The end of the year is upon us, and it can be a slow, slow crawl to the finish line. Grades are due and kids are checked out and admin has sent out yet another ‘friendly reminder’ about keeping kids learning until the last day. Fortunately, there are plenty of engaging, low-key, low-prep activities to do with your ELA students in the last days of the school year. Not only will they keep your kids productive, you’ll even get a head start for next year! Great, right?
You can do some of these activities as stations, create a hyperdoc for students to move at their own pace, or just have the whole class work through one at a time.
1. Tech Transfer
Take some time to have students transfer files that they may wish to keep from the school year to a personal email with cloud storage, such as Gmail. This is especially important if your students are in 8th or 12th grade, or if they won’t be returning the following school year. If you use EduBlogs, you can follow their handy directions to transfer ownership of your class’ blogs to students or their parents, and some other platforms you use might offer similar transfer options.
2. Book Reviews
Hopefully, by this point in the year each of your students has read at least one book. Hopefully. Turn that reading experience into motivation for next year’s readers by asking each of your students to review their favorite book of the year. You can use bookmark book reviews and have students leave them sticking out of the reviewed book, or do half-sheet or quarter-sheet reviews an use them to create a bulletin board display for next year. Here are some ready-to-go templates!
3. Author Advice
In a similar vain to book reviews, create a ready-to-go bulletin board display for next year by having your students fill out an index card or one of the templates below with their best piece of writing advice. Remind your students that they’ve learned a lot this year, and this is a chance for them to share some of the ideas that were most helpful to them with future students. Get a ready-to-go kit over at my co-store, Two Bs in a Pod! (And, check out our end-of-the-year writing activity bundle!)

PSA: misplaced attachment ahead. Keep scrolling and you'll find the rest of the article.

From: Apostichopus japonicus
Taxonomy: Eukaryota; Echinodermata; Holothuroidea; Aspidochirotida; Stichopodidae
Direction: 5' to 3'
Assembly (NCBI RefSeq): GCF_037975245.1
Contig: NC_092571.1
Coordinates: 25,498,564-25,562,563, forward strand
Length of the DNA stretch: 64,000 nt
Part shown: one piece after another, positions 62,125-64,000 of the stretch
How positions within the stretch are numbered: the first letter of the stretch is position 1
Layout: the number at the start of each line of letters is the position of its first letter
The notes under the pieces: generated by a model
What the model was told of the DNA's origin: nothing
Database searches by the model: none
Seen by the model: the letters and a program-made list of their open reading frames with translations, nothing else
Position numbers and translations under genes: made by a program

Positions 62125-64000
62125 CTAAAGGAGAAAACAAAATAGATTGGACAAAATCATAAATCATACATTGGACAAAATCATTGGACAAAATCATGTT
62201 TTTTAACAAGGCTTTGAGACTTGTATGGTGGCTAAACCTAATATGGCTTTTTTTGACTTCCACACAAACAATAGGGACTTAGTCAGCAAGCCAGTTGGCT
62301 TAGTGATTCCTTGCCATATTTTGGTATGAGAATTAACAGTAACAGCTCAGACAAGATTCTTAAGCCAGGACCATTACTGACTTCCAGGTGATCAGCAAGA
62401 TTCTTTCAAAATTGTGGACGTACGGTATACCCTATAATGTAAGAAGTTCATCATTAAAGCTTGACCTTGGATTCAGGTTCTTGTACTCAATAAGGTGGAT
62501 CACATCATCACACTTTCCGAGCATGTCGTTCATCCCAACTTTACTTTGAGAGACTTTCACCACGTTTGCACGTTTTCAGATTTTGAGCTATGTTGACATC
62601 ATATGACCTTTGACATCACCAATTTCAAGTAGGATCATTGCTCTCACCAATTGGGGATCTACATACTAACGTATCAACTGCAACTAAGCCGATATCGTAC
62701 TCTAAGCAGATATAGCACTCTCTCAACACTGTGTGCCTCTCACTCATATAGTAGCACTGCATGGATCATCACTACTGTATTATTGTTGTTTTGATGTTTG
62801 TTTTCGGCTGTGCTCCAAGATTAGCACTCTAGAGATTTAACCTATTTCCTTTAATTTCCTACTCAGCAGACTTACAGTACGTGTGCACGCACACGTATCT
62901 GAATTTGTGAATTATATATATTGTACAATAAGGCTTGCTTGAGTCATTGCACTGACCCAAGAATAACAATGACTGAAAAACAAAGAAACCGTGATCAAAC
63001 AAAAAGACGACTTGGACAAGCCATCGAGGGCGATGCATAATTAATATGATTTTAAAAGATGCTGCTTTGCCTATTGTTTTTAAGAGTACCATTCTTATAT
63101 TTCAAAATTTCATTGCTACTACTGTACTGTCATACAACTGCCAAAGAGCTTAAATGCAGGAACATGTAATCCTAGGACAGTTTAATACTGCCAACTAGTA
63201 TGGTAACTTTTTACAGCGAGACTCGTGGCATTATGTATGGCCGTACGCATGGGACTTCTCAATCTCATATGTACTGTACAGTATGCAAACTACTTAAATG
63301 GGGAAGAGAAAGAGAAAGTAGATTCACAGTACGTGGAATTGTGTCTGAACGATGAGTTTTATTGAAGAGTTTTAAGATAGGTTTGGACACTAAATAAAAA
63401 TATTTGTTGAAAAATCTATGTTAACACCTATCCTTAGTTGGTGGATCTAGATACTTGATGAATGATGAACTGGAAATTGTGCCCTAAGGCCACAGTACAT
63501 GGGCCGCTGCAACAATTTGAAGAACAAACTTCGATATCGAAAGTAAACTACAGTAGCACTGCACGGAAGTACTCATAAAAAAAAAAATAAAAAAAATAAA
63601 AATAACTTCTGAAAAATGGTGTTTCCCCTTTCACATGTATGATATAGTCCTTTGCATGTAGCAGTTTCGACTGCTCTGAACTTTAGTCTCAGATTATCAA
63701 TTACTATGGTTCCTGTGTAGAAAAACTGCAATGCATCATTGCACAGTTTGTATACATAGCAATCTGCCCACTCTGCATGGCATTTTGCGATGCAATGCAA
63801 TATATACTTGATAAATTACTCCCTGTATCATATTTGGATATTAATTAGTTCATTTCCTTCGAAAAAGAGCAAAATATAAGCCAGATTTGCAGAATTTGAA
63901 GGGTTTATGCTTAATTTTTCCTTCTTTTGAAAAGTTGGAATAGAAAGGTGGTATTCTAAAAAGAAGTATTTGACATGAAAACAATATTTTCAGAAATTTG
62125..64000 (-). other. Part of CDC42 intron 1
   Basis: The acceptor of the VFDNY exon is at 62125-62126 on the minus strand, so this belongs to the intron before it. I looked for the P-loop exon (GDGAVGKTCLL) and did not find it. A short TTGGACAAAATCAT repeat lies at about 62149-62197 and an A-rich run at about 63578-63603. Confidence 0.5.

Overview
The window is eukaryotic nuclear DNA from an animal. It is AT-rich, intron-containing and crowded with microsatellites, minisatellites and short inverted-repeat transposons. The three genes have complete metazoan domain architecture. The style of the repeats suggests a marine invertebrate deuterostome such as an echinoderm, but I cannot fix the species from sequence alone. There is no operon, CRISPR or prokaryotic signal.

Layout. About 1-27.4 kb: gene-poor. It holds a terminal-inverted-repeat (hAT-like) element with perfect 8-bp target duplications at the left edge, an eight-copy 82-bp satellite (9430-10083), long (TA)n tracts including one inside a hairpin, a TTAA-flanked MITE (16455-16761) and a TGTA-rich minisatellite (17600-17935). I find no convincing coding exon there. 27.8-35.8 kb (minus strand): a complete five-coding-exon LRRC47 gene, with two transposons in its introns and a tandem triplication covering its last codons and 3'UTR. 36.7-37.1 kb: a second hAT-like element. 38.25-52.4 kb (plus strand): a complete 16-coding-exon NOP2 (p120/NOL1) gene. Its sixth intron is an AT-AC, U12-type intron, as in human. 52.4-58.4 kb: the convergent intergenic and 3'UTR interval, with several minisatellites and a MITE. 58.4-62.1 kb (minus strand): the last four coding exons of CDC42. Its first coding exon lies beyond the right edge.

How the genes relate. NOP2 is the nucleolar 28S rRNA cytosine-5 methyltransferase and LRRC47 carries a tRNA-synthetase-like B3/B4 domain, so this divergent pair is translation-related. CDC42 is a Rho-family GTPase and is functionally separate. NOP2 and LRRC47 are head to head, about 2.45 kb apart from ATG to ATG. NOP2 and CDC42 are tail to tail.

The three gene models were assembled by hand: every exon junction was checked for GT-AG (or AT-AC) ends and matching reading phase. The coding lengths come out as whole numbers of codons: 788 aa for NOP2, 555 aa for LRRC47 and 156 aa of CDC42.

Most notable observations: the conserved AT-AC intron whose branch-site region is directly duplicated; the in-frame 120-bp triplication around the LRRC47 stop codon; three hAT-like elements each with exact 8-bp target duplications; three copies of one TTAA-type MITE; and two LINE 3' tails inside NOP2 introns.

4. Portfolio & Reflection
Have students put together a writing portfolio or general ELA portfolio with their top three or four pieces of work from the whole school year. Then, use Flipgrid or video recording software to have students reflect on why each of these pieces represent their best work, or why they are most proud of these pieces. Encourage students to consider picking pieces that show their growth over time. Students can put together their portfolios digitally using Google Slides, Google Sites, EduBlogs, or any presentation or website software. Ask students to share their portfolios with parents or family members at home! This activity is great because students can put as much or as little work as they want into their portfolios and reflections depending on the time available and your expectations. Below are tons of great options listed with grade level, price, and paper or digital format (as of this post).
5. Author Share
Don’t have the time (or energy!) for students to put together a whole portfolio? Ask students to pick their very best piece of writing from the year (or an excerpt, if it’s a long piece), and do an author share celebration. Each student shares their piece orally with the class (or in small groups), and you could bring in some cheap cookies and juice pouches to make it feel like a real party. Between students selecting, polishing, and rehearsing pieces before they present, this could easily take you 2-3 class periods.
6. Year in Review
Doing some year-in-review activities can be a great way to get students reflecting on all the positive and interesting things that happened during the school year. Here are some ready-to-go templates for one-page reflections and memory books.
7. Summer Bucket List
Have students make a summer bucket list of all the things they want to do over the break. They can create their lists either digitally (consider Canva or another graphic design software) or paper-pencil. Either way, encourage students to get creative and use color! You can get 3 free summer bucket list templates included with Two Bs’ end-of-the-year writing activity bundle (link below)! Here’s some inspiration and some additional templates.